This has two major benefits for us - the consumer. First, it goes some way to eliminating buyer angst. How many of us in this digital age have suffered from 'upgrade anxiety'? You just know that as soon as you spring for that brand new camera, a newer (better) model will be released a month later! But with firmware updates, upgrade anxiety becomes less of an issue.
And second, it extends the effective life of your hardware. It allows the manufacturers to add features to your camera that weren't even available when you first purchased it. Often, 'better' cameras are simply minor tweaks to the camera you already own - all of which can be achieved in firmware (the cameras computer brain). By releasing firmware updates for your model, you can essentially get the newer camera that just came out, without having to change. You really are getting a 'better' camera - again without having to pay any more for the privilege.
Firmware updates for digital cameras aren't anything new. Canon and Nikon have occasionally released a firmware update for their DSLR's which added some minor tweak or fixed some bugs in the system. Yet they have also seemed reluctant to do so - choosing instead to release 'new' models that are, effectively, very minor 'firmware' upgrades over the previous camera.
It has really own been with mirrorless systems - cameras designed specifically for digital output - that we have seen manufacturers like Panasonic, Olympus and especially Fuji, really listen to their customers and then produce major firmware updates that radically improve the overall performance and features of their existing cameras.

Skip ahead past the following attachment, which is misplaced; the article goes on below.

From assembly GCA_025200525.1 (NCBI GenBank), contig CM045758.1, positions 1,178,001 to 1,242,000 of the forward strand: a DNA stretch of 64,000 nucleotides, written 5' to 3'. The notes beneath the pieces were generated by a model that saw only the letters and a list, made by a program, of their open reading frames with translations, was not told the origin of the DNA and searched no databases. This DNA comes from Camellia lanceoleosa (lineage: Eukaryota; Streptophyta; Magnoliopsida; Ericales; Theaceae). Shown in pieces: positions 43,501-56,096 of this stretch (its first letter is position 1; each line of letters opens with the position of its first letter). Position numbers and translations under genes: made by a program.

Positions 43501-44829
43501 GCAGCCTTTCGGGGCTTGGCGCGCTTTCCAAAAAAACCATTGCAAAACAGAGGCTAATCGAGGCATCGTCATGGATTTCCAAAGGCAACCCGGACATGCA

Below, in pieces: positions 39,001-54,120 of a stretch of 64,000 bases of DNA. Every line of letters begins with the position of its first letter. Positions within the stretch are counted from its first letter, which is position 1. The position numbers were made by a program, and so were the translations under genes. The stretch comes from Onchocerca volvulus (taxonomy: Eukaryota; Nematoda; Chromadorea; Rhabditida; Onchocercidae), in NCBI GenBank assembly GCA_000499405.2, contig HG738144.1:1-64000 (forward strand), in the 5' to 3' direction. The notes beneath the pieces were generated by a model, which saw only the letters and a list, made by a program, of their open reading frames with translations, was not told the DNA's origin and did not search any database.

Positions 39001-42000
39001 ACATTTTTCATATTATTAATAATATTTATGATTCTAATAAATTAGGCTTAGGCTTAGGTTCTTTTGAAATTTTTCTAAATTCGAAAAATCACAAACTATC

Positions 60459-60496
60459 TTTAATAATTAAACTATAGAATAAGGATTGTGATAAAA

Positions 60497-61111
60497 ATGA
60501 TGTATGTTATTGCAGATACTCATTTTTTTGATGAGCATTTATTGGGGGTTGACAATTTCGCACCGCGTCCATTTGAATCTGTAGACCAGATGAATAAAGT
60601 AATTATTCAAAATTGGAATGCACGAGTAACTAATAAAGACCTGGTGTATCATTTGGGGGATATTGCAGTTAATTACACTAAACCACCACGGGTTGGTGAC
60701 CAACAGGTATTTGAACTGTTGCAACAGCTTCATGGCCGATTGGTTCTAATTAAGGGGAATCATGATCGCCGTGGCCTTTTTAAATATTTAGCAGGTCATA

A few months ago, Olympus announced a major firmware upgrade for the E-M1 (V.4) and E-M5 MkII (V.2) to be release late November. This generated quite a bit of excitement in the Olympus forums, with speculation about what would (and wouldn't) be included. From the list that Olympus released, the only additional feature for the E-M5 MkII that interested me was 'Focus Bracketing' - something that was introduced very recently on the E-M10 MkII but was not originally available on my E-M5 MkII.
|Olympus Camera Updater interface|
It was a very straight forward process, although slightly different from other upgrades I had done in the past on my Canon DSLR's.
With my previous cameras, the firmware update was downloaded and written to the cameras memory card, which was then inserted into the camera. When you turned the camera on, the firmware update would begin from the memory card.
But with the Olympus E-M cameras, you have to take the memory card out of the camera, download the Olympus Camera Updater software, and connect to camera to the computer via a USB cable without a memory card in the camera. The software on the computer then detects the camera, decides what firmware upgrade it needs, and downloads that update directly from the computer to the camera via the usb cable. This enables the camera and lens (like the 12-50mm EZ) to be upgraded at the same time.
It worked quickly, effortlessly, and perfectly - and I now have an E-M5 MkII with focus stacking (as well as a host of other new features such as time lapse movie shooting and an underwater picture mode).
I don't expect this will be the last firmware upgrade that the E-M5 MkII will ever get - it's still a relatively new camera, sitting as it does at the top of Olympus's Prosumer OM-D range. Kudos to Olympus (Panasonic, Fuji et al.) for continuing to update their cameras. Long may the addition of new features continue...